Hunger Summit Addresses Iowa's Systemic Issues In Food Access
At the 15th annual Iowa Hunger Summit, food providers virtually discussed how they adapted to the difficulties of last year, which include natural disasters like the derecho and the COVID-19 pandemic.
The theme of this year’s summit focused on transformation and addressing societal and social causes of hunger. Kyle Poorman, the director of the summit and host, referred to those as the "root" cause of hunger in the state.
"Our summit today is designed to be on the cutting edge of the debate, the cutting edge of the discussion and foment action," he said.
People from around the globe attended the summit, organized by the World Food Prize Foundation.
"We must work together towards more just, fair and equitable food systems for everyone," Barbara Stinson, World Food Prize Foundation president said. "People everywhere are experimenting to meet the challenges of 2020 that we're still experiencing today in 2021. We know that half measures are not enough. We must learn to adapt quickly and scale up new solutions due to COVID and climate change and because of the derecho and droughts we're experiencing."
She added achieving healthy food accessibility for all Iowans will not be easy, which is why conversations happening at the summit are so necessary.
Gov. Kim Reynolds, also in virtual attendance, said efforts are still underway to eradicate food insecurity in the state, but access to food has slowly improved over the years.
It is estimated one in 11 adults and one in eight children face hunger in Iowa. (It's important to note that the commonly known cause of hunger is not necessarily a shortage of food, rather access to food.)
"These numbers represent an improvement from years past, but they remain unacceptable in a state that's known for feeding the world. There's more we can do," Reynolds said.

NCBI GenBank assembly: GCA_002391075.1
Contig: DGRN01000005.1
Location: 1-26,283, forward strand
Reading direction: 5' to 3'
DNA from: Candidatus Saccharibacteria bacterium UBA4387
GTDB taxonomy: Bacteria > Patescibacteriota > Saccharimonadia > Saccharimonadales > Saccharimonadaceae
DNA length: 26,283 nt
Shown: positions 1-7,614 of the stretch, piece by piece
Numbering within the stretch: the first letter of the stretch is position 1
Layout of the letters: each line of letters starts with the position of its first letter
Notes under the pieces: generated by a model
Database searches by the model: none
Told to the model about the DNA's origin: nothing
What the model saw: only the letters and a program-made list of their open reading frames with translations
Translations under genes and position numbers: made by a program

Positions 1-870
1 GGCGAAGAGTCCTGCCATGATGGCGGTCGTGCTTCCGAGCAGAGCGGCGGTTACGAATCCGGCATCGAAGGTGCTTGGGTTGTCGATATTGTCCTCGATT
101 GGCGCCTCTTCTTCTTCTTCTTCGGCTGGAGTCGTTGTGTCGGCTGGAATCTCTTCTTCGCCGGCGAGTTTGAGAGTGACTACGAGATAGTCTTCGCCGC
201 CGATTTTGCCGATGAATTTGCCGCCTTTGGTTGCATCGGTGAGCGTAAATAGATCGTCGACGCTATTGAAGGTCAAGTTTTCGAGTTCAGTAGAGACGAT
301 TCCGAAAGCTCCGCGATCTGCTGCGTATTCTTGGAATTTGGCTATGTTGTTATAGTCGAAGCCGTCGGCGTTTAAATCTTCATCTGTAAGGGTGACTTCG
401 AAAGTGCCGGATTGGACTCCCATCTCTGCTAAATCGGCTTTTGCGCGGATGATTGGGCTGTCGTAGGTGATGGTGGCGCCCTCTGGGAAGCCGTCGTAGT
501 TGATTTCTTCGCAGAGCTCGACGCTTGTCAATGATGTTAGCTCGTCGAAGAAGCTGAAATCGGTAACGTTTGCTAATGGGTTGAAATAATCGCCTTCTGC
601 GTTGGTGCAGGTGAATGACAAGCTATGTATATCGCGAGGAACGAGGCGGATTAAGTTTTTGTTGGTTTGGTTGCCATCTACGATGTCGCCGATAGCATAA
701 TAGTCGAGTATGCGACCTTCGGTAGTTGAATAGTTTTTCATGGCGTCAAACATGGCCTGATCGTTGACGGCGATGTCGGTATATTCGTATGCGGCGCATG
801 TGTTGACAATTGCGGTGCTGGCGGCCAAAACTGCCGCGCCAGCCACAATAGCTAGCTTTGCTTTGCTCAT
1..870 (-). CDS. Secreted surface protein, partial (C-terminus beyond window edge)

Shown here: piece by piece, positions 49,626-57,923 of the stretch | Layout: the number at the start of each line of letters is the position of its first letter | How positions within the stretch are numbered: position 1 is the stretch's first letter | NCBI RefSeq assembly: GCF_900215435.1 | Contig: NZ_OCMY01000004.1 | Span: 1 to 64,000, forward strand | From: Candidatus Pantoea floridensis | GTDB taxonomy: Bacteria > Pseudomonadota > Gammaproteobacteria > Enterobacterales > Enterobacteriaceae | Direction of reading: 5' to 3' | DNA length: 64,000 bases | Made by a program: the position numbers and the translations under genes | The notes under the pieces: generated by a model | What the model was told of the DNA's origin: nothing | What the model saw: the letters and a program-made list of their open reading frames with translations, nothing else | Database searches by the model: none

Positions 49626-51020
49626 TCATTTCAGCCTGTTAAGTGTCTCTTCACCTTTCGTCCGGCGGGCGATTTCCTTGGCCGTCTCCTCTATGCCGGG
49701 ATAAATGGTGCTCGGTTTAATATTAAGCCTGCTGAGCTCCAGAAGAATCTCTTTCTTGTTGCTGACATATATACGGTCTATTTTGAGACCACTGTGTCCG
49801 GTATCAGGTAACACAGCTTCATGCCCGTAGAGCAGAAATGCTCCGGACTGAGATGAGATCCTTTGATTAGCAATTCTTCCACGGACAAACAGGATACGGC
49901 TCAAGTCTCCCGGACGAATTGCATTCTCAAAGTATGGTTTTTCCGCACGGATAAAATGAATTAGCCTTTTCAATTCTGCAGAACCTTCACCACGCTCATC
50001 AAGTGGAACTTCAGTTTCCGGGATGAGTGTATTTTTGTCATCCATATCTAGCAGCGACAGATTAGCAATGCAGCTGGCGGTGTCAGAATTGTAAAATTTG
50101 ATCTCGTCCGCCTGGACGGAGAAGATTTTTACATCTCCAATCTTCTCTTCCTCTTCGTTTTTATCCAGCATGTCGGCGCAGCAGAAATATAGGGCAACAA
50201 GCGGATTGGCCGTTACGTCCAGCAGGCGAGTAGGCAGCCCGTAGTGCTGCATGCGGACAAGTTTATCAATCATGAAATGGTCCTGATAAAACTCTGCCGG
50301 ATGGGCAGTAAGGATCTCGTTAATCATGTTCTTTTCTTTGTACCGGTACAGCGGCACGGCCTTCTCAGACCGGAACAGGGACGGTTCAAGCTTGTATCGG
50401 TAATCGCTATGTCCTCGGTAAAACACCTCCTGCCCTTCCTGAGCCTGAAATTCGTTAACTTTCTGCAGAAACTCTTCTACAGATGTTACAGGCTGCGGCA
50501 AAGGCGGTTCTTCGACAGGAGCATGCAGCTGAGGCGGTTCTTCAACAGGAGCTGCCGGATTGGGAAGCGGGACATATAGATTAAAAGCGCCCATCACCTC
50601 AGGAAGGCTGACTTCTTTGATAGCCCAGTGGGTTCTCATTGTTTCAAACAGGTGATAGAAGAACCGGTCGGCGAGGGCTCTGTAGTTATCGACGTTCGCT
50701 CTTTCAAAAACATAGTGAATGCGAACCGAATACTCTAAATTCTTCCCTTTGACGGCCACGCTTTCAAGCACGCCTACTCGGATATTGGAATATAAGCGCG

Other organizers said food insecurity has always been present in Iowa, but the pandemic and other natural crises have exacerbated and highlighted it.
One panelist named Zuli Garcia said she has come across multiple barriers to providing food for some of her clients. She’s the founding president of Knock and Drop Iowa, which provides culturally specific foods to Latinos. She came to Iowa about 25 years ago and said at first, moving from California, it was a culture shock.
“As those years have passed, I think Iowa has changed and has made some changes, but we need bigger and huger changes. And the only way we can make them is if we all sit down and we listen to each other," she said.
Garcia's panel, moderated by Aubrey Alvarez, the co-founder and executive director of Eat Greater Des Moines, focused on food systems transformations and action. The seven panelists represented diverse communities throughout the state. They talked about their challenges and successes in confronting Iowa's sustainable food needs.
Christina Blackcloud, the food sovereignty coordinator for the Meskwaki Nation (Meskwaki Food Sovereignty), said teaching people how to be food independent has been integral for the people she serves.
"And I believe this is a good model that we can replicate across Iowa, across the nation, across the world really. How a community can provide food for the people here, the knowledge behind it and why it is so important," she recommended.
Blackcloud's initiative focuses on education and outreach of food systems as well as developing sustainable food sources. The summit's keynote speaker Janie Simms Hipp, of the General Council for the U.S. Department of Agriculture, specifically mentioned the Meskwaki Nation as a success story for addressing food insecurity on a community level.
The panelists continued to say their goals for this upcoming year revolves around developing community relationships and education on food resources.
The summit, which was almost a full day affair, featured more sessions after Garcia and Blackcloud's panel. A variety of lectures and discussions about the different factors that contribute to food insecurity focused on quality healthcare, racial and economic equity.
Iowa Food Bank Association Executive Director Linda Gorkow said at the beginning of the pandemic, there was a lack of volunteers, plenty of food supply disruptions and an overall increased demand. She said the organization went from providing 30 million meals in 2019 to 50 million meals the following year.
"It's the credence of the partnerships that I think will be beneficial for years to come, and we've learned a lot," she said.
Most speakers said they would take the lessons they learned throughout the hardships of 2020 and continue to apply them, so they can avoid similar problems in the future.